Album Reviews

Sarah Potenza

Monster

Artist:     Sarah Potenza

Album:     Monster

Label:     Snax

Release Date:     08/19/2016

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Viewing the album art, Sarah Potenza creates a rather foreboding presence, with her big white glasses, all modes of neckwear and her long, black feathered military jacket.  It also suggests some powerful stuff which she forcefully delivers.  Okay, maybe you don’t need to guess what she sounds like because she made it to top twenty of 50,000 contestants on NBC’s “The Voice.”   She’s appeared on Music City Roots, is a regular at Nashville’s Bluebird Café, and has played the Grand Ole Opry to standing ovations.  Based now in Nashville, Potenza hails from Smithfield, RI where her band, Sarah & The Tall Boys, held down many New England gigs, becoming a fixture at the Charleston’s Rhythm & Roots Fest.

She has a bluesy, evocative voice that can floor you.  Paired with producer and ace guitarist Joe V. McMahan, this debut of sorts finds Sarah and her songwriting husband, Ian Crossman, laying down a bluesy, soulful, rocking tough set of mostly originals.  They also cover John Fogerty’s “Run Through the Jungle,” and Gillian Welch’s “Valley of Tears” in stirring fashion.    McMahan also contributes bass, keys, backing vocals, and percussion.  Other musicians include Michael Webb (Pistol Annies, Will Hoge) on piano/keyboards and Josh Hunt (Alison Krauss) on drums. Potenza leads with vocals and rhythm guitar, while  Crossman rounds out the sound with the baritone guitar.  Unlike too many so-called female powerhouses who try so hard that they come across as overwrought, Potenza sounds totally natural.  She has plenty of power but the songs are damn tough, too.  She may remind you of Caitlin Krisko of the Broadcast or Colleen Rennison of No Sinner.  John Oates described her voice as a modern Americana version of Janis Joplin.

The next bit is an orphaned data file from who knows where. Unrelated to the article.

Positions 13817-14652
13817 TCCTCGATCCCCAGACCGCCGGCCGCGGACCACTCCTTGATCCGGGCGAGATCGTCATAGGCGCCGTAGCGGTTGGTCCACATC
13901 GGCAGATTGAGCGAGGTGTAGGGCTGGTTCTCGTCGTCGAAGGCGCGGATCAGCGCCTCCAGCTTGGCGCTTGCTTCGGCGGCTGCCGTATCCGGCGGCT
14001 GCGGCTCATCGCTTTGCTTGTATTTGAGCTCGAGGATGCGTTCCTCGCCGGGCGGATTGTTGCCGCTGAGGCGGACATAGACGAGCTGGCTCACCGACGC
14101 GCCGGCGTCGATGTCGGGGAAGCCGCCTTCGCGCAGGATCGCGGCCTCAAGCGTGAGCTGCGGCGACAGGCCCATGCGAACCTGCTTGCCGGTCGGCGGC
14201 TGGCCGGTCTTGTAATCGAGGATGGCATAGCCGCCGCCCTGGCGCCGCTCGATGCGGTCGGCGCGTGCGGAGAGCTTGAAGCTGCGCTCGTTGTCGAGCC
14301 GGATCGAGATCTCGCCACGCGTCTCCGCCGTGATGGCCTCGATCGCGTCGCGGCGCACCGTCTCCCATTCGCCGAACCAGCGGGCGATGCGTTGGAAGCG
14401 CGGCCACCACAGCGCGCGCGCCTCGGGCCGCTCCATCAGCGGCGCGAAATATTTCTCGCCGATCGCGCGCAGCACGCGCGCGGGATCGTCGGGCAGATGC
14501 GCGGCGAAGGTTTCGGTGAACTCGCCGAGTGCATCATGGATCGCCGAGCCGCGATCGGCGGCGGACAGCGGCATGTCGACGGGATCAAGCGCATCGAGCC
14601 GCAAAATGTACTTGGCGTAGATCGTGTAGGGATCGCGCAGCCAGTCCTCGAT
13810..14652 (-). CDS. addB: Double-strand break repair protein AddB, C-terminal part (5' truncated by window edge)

Even Potenza’s mom will talk endlessly about the hard sacrifices and lean living Potenza had growing up.  Potenza says, “This album is about my journey from imitation to creation. I set out to make this album because I wanted to let off some steam, I wanted to commiserate with people about the struggle and frustration that comes with being human, that comes from trying your hardest and coming up short.  I wanted to tell myself to keep going. In fact, some of the songs are just a pep talk to nobody but me, and they took on a whole new life when I shared them with people.”

Those elements imbue these songs – the angst and hard-earned wisdom of someone only in her mid-thirties – putting it all into every note. This is irresistible music that’s sure to garner plenty of airplay with tunes like “The Mountain,” “The Cost of Living,” and the title track.  Tunes like “Up on the Third Floor” and “Grandad” seem autobiographical, but maybe because they offer both quiet and forceful dynamics, accented by background vocalists, they do an even better job of showcasing her talent.   Whether you’re new to Potenza or not, you need to hear this voice which has the power not only to move you. She might heal you too.

Potenza has been on tour all summer but here some upcoming dates where you may catch her live:

  • 8/26-Family Wash -Nashville, TN
  • 9/1-The Met -Pawtucket, RI
  • 9/3-Rhythm and Roots Festival, Charlestown RI
  • 9/22-Americana Music Conference Showcase, Nashville, TN

– Jim Hynes

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